Ferrari 488 GTB 2016 review
Richard Blackburn road tests and reviews the Ferrari 488 GTB with specs, fuel consumption and verdict.
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Showy supercar is for the select few possessing front and finance.
I now know what a rock star feels like. The paparazzi were ready every time I ventured out in the Lamborghini Huracan Spyder; speeding up, slowing down and changing lanes to photograph the show-off supercar from every angle.
And there are a lot of angles. Beyond the edgy styling and garish green paintwork there's reason to stare … the design, inside and out, is all about planes and six-sided figures.
This is the Audi R8's wilder sibling, so a 5.2-litre V10 nestles behind the seats and is paired with a well-calibrated seven-speed dual-clutch auto and all-wheel drive to help keep the $470,800 investment on the bitumen.
The V10 is naturally aspirated so it rewards — physically and acoustically — playing around the top half of the tachometer, which winds out to 8500rpm.
The physics are seriously quick at 3.4 seconds from rest to 100km/h and the Spyder's carbon-ceramic brake discs bleed the pace off. The acoustics are outrageous thanks to a tiny rear window that can be lowered with the top up or down to enhance the Raging Bull's bellow.
Though there's not a huge amount of interior room, access is achieved more elegantly than in some supercars.
Inside the sumptuous — and well-finished — cabin is a mix of bespoke Lamborghini and Audi switchgear. The Audi stuff is kept low and largely out of sight, enabling the toggle-style switches to dominate the dash.
The seats are superb and, though there's not a huge amount of interior room, access is achieved more elegantly than in some supercars.
This Spyder doesn't so much creep up alongside you as drumroll its way into your presence. It is pure theatrics, from the look-this-way styling to the guttural growl from the tailpipes, even at idle.
The fabric roof stows and raises in 18 seconds (at up to 50km/h, for those with no respect for wind gusts).
The Spyder can be driven reasonably sedately at city speeds, providing the "anima" button at the base of the steering wheel is in the strada (road) setting and you've remembered to engage the toggle switch that lifts the nose by 40mm.
In that setting, the throttle needs more pressure to engage savage acceleration and has auto shifting into top gear from as low as 60km/h, damping the exhaust note to a level that doesn't bounce off shop fronts or cause them to vibrate.
Switch to Corsa (race) and this is a bull that reacts accordingly.
Even with the front end raised care is required over speed humps and on driveway splays. The nose automatically lowers at 70km/h and from then on the chin is the thickness of a decent woollen carpet away from the road. Looks awesome but requires caution on some of our grubbier sections of tarmac.
Find the right stretch of tarmac, engage the Sport setting to tighten up the transmission, engine response and stability control and the Huracan Spyder is almost as swift and just as precise as its coupe counterpart.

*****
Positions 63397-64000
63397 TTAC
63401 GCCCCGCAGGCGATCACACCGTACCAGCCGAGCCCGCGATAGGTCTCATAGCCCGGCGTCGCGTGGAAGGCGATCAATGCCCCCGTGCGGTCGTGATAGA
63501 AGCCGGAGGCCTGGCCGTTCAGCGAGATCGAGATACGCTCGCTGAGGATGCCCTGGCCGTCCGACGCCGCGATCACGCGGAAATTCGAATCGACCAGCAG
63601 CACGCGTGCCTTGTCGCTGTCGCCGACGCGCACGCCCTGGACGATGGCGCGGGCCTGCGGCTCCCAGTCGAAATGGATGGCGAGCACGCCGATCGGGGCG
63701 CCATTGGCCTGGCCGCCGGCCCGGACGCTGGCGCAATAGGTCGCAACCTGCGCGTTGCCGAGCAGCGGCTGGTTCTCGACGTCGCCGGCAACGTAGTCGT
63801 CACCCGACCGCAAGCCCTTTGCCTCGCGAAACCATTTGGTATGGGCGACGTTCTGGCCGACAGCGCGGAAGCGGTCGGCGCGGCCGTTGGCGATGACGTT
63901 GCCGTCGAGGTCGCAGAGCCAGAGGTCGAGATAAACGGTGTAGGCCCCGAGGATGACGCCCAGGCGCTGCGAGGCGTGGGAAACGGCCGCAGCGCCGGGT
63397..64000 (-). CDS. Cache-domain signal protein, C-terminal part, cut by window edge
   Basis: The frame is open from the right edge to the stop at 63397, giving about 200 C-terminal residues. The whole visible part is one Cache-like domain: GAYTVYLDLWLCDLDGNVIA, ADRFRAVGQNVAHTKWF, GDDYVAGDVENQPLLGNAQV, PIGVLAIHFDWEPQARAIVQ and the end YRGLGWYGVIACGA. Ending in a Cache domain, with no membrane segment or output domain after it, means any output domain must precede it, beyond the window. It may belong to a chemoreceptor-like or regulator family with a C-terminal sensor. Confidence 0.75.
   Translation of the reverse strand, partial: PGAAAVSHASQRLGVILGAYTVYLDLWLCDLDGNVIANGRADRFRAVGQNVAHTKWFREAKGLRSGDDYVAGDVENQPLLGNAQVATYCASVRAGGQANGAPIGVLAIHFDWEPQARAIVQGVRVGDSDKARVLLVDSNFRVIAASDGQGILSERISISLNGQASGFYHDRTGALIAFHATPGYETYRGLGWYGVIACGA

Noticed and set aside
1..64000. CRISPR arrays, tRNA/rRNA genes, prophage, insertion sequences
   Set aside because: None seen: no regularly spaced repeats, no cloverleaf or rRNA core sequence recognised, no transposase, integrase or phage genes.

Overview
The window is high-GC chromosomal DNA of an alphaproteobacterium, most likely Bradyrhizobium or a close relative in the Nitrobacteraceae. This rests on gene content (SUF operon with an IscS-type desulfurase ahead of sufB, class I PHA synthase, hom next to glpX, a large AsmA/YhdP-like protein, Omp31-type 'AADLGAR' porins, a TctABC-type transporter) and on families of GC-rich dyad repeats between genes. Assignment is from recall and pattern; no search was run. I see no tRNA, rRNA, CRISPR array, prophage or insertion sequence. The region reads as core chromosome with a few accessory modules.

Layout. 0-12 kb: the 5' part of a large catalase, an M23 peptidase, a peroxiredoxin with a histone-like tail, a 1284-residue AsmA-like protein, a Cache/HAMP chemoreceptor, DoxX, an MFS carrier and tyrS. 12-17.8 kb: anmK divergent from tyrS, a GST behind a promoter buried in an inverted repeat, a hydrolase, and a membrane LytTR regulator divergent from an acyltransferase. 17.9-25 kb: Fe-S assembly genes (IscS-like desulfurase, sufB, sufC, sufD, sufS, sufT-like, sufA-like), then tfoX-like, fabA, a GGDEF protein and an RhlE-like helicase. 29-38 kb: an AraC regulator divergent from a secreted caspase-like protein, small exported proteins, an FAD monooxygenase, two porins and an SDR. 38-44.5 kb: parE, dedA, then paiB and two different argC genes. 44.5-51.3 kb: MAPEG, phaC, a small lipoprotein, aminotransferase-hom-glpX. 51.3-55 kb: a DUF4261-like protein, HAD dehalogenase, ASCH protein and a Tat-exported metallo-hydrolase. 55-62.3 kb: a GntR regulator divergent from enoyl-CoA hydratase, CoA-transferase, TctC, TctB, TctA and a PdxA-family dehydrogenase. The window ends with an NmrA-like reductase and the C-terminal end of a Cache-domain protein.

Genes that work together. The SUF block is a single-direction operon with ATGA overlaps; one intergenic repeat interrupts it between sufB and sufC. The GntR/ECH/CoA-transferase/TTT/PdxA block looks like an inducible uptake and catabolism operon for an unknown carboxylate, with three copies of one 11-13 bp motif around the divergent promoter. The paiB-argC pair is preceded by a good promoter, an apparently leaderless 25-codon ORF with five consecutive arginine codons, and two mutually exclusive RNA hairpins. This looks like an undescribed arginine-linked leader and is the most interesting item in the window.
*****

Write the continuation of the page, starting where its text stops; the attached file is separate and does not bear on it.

The ride jars with the increased pace but the front wheels keep tracking where they're pointed and corner-exit acceleration is as exhilarating is you'd expect — and demand — from a $471,000 supercar.
Switch to Corsa (race) and this is a bull that reacts accordingly. It charges towards the limiter and it takes some quick work of the oversized paddle-shifters to avoid the soft cut-out in the first couple of cogs.
Lamborghini adds 120kg in the form of the soft-top and associated chassis reinforcement, pushing the 0-100km/h time out to 3.4 seconds.
Throw in a set of brakes that belong on a track and a composite chassis that contributes to a dry weight to 1542kg and you've got all the components for a seriously quick car, with the added party trick of letting the sunshine in.
Lambo reckons extensive aerodynamic work keeps the wind out, making conversation tolerable at speed.
The slick styling also means the baby supercar is good for 324km/h top speed with the top up or down.
Only a select few Australians will have the front and finances to join the Huracan Spyder set.
They will experience Lamborghini at its brashest and should love the experience.
When it comes to this car, above all other convertibles that have been through the CarsGuide garage, shrinking violets need not apply.
Price - The privilege of going top up or down attracts a $42,800 premium over the equivalent Huracan coupe. At $470,800 the Spyder is still significantly cheaper than its main rival, Ferrari's 488 Spyder at $526,888
Technology - The high-definition "digital cockpit" pioneered by Audi finds its way behind the steering wheel, albeit with more flamboyant Lambo-inspired display choices than have been seen to date.
Performance - Quick enough to get you booked or have the car impounded before it is out of second gear. From rest to 200km/h takes 10.2 secs.
Driving - Ferociously quick and loud, the Lambo's limits can't be explored on Australian roads, even the die-straight derestricted Northern Territory stretches. All-wheel drive endows serious grip and that tenacity translates into a decent run-off area if you do push past the limits.
Design - As much mobile art as automobile, the Spyder takes the same approach to angles as Ferrari does with curves. Hexagons are the obvious big influence and extend down to such details as the six-sided air vents.
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